George Ryga’s legacy should continue

A glorious celebration was held on George Ryga’s 81st birthday, on Saturday afternoon, July 27, at his former home on Caldwell Road.

by Keith Ferlin

A glorious celebration was held on George Ryga’s 81st birthday, on Saturday afternoon, July 27, at his former home on Caldwell Road.

Through the gracious invitation of the new owner of the Ryga heritage house, Dianne Hiebert, the George Ryga Cultural Society brought together friends and family of the late writer to share in music, stories, good food and wine.

We all felt George’s spirit as we gathered in the lower garden, now lovingly tended to by Ryan Hiebert, Dianne’s son.

What a blessing that Dianne had the vision and courage to undertake the required repairs and upgrades that were beyond the resources of the Society and to embrace the spirit of the property that first captivated George and Norma back in 1962.

As we sat around reconnecting with old friends and meeting new ones, I felt a return of the spirit that was once a hallmark of gatherings at the Rygas’ home. This collaborative spirit with which George approached life and work had its roots  in his Depression-era upbringing in the scattered farming community of Athabasca.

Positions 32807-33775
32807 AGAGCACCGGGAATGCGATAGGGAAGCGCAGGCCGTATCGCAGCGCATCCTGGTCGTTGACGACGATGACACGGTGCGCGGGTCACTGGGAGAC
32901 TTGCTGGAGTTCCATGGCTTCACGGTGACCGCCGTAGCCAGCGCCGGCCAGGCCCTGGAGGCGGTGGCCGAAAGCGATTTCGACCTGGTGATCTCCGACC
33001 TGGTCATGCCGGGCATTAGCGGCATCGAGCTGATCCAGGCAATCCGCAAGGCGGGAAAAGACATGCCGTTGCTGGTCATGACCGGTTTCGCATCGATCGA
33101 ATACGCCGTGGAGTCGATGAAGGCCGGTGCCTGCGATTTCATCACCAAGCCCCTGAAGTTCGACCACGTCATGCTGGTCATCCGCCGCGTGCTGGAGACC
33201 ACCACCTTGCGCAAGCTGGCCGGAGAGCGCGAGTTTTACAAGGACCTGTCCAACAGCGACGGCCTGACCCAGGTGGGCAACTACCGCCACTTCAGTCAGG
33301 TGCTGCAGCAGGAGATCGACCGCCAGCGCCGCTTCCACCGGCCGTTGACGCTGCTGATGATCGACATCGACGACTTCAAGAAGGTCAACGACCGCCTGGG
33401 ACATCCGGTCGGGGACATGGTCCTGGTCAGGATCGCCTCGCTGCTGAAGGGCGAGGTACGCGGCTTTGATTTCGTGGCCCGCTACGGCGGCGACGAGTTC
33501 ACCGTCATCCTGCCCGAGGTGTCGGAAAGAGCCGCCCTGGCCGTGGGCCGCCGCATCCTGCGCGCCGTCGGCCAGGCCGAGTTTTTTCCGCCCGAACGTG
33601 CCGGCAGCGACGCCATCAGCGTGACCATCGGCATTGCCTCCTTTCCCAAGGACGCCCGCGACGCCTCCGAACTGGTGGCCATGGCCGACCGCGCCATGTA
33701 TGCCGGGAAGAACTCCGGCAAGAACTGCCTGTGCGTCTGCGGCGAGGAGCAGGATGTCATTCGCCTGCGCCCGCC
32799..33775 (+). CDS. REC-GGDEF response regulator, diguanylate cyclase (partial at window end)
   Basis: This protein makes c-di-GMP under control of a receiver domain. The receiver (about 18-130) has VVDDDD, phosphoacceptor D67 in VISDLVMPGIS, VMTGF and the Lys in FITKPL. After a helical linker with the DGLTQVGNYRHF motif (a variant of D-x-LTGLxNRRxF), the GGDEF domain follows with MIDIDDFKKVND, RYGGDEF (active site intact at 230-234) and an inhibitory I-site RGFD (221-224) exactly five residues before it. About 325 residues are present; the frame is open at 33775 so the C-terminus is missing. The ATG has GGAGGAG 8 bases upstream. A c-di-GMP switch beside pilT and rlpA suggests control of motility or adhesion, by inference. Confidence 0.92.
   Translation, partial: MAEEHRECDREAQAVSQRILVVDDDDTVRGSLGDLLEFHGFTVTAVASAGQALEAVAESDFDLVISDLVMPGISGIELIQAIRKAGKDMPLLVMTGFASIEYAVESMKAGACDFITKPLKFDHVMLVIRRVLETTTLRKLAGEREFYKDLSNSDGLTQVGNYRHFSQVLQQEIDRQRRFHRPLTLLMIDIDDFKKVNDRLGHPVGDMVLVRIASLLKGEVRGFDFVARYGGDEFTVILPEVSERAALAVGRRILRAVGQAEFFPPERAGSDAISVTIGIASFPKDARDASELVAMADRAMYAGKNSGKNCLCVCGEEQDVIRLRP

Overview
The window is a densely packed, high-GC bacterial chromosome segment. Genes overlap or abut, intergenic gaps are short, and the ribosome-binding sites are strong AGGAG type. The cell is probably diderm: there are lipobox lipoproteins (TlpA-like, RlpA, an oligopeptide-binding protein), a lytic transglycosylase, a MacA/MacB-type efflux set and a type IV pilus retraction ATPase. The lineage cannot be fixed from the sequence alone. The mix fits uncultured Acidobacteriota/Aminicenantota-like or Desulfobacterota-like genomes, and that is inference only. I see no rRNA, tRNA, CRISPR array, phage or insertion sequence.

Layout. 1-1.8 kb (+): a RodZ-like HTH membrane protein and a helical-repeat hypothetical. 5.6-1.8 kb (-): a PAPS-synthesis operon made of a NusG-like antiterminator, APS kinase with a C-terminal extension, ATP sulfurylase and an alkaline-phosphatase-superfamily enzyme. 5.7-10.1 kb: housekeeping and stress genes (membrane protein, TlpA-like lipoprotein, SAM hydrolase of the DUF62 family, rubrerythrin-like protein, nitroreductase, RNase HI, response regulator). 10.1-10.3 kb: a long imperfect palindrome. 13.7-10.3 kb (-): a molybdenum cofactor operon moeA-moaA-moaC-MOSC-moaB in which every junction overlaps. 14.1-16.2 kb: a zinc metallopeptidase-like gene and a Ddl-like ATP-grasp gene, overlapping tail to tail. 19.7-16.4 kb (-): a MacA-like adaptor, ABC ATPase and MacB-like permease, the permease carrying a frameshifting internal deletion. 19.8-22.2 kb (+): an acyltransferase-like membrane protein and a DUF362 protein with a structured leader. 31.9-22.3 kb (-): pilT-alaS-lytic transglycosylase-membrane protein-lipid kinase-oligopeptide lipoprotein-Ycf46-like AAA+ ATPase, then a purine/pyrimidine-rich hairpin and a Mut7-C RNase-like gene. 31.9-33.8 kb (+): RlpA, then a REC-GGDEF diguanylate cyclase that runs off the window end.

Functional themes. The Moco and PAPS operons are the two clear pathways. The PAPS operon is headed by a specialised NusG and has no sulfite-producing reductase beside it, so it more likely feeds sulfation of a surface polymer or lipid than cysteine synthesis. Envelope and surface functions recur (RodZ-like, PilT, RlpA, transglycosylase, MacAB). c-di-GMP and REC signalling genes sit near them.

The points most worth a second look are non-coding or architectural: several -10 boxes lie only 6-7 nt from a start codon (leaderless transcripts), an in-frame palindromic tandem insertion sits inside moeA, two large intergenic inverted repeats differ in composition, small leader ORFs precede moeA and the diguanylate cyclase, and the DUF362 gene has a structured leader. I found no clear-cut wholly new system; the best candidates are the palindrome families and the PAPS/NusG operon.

Then I thought how good it would be to extend his approach to our own community in Summerland.

If we all could provide support to the efforts of various volunteer groups ­such as the Philosophers Café,  Good Will Shakespeare, the Friends of the Library or the Ornamental Gardens, the Art Gallery, to mention but a few — how much richer all our lives would be? That’s why I’d like to see George Ryga’s birthday observed around each July 27 with a festival celebrating him and our living artists.

The proceeds from the sale of the house now allow the Society to help fund such new initiatives for Ryga Week, and to continue support for the long-established  George Ryga Book Awards.

The Ryga Society looks forward to working with various groups to celebrate the contribution George Ryga made to Canadian culture and to keep alive his progressive humanitarian legacy.

Keith Ferlin is the president of the George Ryga Cultural Society.

 

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